It is pretty clear to us that Mulgrew won't defend LIFO because he intends to give up ground and today's events confirms it.
Now I sometimes try to look through the obfuscations of Unity Caucus shill Peter Goodman's blog Ed in the Apple for signs of where the union stands - or sits. Goodman's job is to soften people up for the kill. So here is the perfect Goodman scare tactic post: Is NYC Heading Toward a Teacher Strike? How Far Are Teachers Willing to Go to Defend Layoff Rules?
Gee, is the only way the UFT can defend LIFO is to strike? How about making the very strongest case for LIFO that we can make instead of punting? Like, instead of snow ball commercials, how about talking about Peter Lamphere's U ratings for being chapter leader of Bronx HS of Science or Iris Blige or PS 114? See Jim Dwyer's excellent NY Times piece today: How Not to Rid New York City Schools of Bad Apples:
On NY1, GEMers Peter Lamphere and Julie Cavanagh tonight made a better case than Mulgrew who basically made no case. Tomorrow night on NY1 ("Inside City Hall") Julie will debate another teacher (E4E?) on the LIFO issue. 8pm and 10pm.Over eight years, Mr. Bloomberg has said, he raised teacher salaries by 43 percent. Now he says it’s possible that he will have to cut more than 6,000 positions, and he does not want to do it on a basis of strict seniority, which the law requires — a critical statute that was not changed even when his administration was dishing out raises. (Mr. Bloomberg did win concessions to ease seniority requirements in assignments.)Education officials spent Tuesday in Albany, arguing that the city should be allowed to lay off teachers using a rating system that currently relies heavily on the evaluation of principals. The prospect of having a principal like the one at P.S. 114 making such decisions does not make the heart leap with joy. Other principals, trying to stretch their budgets, might feel pressured to get rid of older, better-paid teachers.
I raised the issue of race in this piece: Ending LIFO: Another Form of Racism?
NYC Educator went to the UFT lobbying day in Albany and was also disturbed at signs of a compromise in this post: UFT--Time to Take a Stand!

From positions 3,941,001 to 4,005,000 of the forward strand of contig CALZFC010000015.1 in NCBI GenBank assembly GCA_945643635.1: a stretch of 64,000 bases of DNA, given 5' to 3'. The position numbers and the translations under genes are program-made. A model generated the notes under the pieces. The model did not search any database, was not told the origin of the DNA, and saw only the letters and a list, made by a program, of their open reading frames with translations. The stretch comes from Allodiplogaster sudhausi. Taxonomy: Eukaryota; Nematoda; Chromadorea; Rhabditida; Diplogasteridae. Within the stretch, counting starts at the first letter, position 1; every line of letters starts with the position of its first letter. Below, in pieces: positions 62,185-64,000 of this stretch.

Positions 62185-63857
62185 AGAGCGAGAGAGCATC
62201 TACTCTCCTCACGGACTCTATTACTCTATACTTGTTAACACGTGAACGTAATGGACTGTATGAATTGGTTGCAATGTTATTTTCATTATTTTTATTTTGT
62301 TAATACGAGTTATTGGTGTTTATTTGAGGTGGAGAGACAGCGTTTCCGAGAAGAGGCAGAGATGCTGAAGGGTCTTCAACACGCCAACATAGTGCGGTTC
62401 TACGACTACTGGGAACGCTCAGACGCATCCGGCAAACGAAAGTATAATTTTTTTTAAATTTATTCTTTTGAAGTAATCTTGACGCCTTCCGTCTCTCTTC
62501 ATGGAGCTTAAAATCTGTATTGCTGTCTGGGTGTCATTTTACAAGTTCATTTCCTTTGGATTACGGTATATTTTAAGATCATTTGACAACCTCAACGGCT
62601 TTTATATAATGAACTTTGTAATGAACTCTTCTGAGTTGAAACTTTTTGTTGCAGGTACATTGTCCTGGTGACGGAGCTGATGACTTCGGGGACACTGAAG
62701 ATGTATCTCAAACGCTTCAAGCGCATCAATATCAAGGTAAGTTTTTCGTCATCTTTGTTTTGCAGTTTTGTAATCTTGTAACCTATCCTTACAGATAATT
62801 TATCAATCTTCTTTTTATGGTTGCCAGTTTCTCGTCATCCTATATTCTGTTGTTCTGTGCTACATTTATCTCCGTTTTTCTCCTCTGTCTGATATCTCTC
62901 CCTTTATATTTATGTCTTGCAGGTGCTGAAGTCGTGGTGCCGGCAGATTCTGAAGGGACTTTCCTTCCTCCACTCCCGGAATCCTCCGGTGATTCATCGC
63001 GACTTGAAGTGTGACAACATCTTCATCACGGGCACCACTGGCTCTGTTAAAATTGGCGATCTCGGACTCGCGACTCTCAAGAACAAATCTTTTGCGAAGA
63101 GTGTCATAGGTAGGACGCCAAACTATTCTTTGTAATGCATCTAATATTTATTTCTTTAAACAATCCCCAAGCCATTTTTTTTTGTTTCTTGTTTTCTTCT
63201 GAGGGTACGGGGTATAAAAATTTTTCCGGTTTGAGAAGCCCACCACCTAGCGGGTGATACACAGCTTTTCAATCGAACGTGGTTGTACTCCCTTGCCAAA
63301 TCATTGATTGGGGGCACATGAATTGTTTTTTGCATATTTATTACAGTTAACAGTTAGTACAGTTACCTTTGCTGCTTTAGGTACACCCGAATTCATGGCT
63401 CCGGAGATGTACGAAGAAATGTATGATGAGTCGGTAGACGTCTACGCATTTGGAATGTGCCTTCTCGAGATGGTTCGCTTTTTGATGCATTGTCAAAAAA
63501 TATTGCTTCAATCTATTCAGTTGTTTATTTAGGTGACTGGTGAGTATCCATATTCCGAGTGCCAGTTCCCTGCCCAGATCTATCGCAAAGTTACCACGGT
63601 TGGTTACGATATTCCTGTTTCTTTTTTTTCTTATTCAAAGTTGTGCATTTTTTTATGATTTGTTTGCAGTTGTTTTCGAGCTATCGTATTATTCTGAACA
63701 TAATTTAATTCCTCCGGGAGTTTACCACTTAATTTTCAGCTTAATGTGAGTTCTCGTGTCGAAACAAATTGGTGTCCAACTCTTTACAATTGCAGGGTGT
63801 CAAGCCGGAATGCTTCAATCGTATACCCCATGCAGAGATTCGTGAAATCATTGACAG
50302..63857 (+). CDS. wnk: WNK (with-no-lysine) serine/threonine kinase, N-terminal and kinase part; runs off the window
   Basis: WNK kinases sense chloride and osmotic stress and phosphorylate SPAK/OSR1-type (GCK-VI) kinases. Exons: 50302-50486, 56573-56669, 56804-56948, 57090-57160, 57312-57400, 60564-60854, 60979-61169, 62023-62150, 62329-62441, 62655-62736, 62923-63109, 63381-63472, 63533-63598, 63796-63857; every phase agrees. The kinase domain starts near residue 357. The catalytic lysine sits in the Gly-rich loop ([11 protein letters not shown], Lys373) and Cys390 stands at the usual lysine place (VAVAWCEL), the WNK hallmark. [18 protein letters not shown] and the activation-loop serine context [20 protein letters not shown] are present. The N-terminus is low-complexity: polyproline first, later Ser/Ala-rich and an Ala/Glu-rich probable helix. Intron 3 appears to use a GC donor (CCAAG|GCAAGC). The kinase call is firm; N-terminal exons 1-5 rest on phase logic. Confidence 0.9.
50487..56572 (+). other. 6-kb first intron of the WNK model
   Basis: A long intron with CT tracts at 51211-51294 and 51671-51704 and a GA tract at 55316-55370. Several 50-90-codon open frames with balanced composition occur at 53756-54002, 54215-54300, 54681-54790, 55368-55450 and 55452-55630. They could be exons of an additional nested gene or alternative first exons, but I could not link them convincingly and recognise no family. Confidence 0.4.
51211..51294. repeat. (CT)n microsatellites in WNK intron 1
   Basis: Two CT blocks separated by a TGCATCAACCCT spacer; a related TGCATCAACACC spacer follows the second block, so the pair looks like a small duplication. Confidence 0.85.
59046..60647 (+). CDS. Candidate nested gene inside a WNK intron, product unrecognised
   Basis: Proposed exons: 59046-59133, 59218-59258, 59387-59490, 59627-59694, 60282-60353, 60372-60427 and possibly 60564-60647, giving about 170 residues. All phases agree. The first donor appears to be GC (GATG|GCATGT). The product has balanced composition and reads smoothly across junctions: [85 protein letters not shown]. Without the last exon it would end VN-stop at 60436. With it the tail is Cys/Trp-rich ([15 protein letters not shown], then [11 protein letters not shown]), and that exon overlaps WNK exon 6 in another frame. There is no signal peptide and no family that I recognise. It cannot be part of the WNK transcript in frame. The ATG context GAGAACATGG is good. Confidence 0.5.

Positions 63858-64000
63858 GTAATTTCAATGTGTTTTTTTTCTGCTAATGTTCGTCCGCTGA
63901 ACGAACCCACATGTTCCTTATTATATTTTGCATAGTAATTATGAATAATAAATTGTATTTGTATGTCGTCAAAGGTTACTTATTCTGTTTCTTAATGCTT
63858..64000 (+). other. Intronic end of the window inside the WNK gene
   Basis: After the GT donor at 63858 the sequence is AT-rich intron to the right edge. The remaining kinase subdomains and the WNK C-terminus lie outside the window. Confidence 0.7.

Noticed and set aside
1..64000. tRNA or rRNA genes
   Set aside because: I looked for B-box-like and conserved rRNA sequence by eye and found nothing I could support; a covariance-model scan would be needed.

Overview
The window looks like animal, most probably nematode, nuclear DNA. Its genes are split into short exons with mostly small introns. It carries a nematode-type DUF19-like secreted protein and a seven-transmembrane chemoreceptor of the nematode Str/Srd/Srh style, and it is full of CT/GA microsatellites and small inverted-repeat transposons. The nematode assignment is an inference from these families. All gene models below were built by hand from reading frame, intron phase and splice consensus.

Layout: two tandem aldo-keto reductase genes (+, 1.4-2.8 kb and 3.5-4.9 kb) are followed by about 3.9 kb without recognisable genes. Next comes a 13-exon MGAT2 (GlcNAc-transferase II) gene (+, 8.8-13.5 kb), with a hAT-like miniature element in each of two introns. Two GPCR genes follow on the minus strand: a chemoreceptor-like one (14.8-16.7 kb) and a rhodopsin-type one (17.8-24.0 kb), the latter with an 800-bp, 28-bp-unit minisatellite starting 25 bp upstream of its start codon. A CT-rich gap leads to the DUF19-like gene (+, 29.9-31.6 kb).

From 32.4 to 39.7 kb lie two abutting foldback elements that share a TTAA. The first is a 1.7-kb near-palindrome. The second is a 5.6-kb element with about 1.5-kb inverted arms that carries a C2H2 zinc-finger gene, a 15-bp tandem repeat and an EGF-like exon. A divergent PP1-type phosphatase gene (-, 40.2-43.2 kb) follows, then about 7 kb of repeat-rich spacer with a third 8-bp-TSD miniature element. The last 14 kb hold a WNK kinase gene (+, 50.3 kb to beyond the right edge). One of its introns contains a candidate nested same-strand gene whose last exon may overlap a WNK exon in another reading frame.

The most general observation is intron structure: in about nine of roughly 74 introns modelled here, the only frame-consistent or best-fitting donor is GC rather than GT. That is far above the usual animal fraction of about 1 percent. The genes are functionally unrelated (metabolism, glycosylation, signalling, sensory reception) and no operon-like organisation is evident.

But he said something else that was very disturbing. He said there would probably be some compromise bill. He said the UFT tended to do things like that, just as they did on the evaluation system. Now here's the thing--the evaluation system, based on value-added, is crap, because there is no validity to value-added.
The official UFT rationale, that value-added is only 20-40% of the evaluation, is nonsense. The argument that some states have 50% based on value-added, and that we therefore made a better deal, is also nonsense. That we accepted less crap than some other state does not mitigate our acceptance of crap. That we accepted additional crap in 02, and a ton of it in 05, means that there simply is not room to handle much more of it.
Here is the stance we should take on this new "reform"--we refuse to discuss it until and unless we get the 4/4 raises all other city employees got.
Then, and only then, should we calmly sit down at the negotiating table and tell Mayor Bloomberg and his band of corporate goons to go to hell. After that, we can explain our positions to faux-Democrat Andy Cuomo.
There was some back and forth on the listserves that illuminates the UFT about to sell out on LIFO. Some GEM/NYCORE newer teachers who put out that letter (Petitions to Support LIFO and Seniority: Five Year and Under Teachers) urging support for seniority were asked to attend a Mulgrew press conference on Monday. One of them made this comment:
At the press conference on Monday I was particularly struck by the overly obvious, clearly intentional avoidance of the words seniority and LIFO. The entire point of the press conference was "there is no need for layoffs" and "this is a scare tactic by the mayor." While these are important points, it's also important to say what's wrong with the plan that the mayor is trying to scare us INTO supporting. Mulgrew seemed more incensed that the mayor would go over his head to Albany to change policies rather than come talk to HIM about changing the seniority rules first. But again, his only mention of what was actually wrong with Bloomberg's proposal was when Mulgrew complained that the mayor wasn't coming to the bargaining table about it, plus a vague mention of how the bill was "bad for teaching and learning in nyc." The administrators union leader even said- "Talk to us. Nothing is off the table." Nothing?Not bad from a third year teacher who "gets it."
Experienced political activist Marjorie Stamberg added to the debate:
On NY 1 this morning, (see link below) education reporter Lindsey Christ said that Bloomberg's layoff plan won't go anywhere because Albany democrats, Sheldon Silver in particular will stop it.
Instead, she reported, Cuomo has his own plan which says that "seniority" should only be "part" of the equation in deciding who gets laid off, and teacher eval based on the new 4-point Race to the Top criteria should be part of it too.
She reported that the UFT seems to be buying into the Cuomo plan!
As we know, if they cave on this, it will be a huge blow for the union and labor struggle. But I think it was in the works for sometime, that is why we haven't been able to get Mulgrew to come out and say he defends seniority in layoffs, only that "nobody should be laid off." All well and good, nobody should and we should fight for that. But that is only one-half of the principle.
I have also been trying to track this down all day, and my Unity chapter leader (who's also on the E Board) was not denying it.
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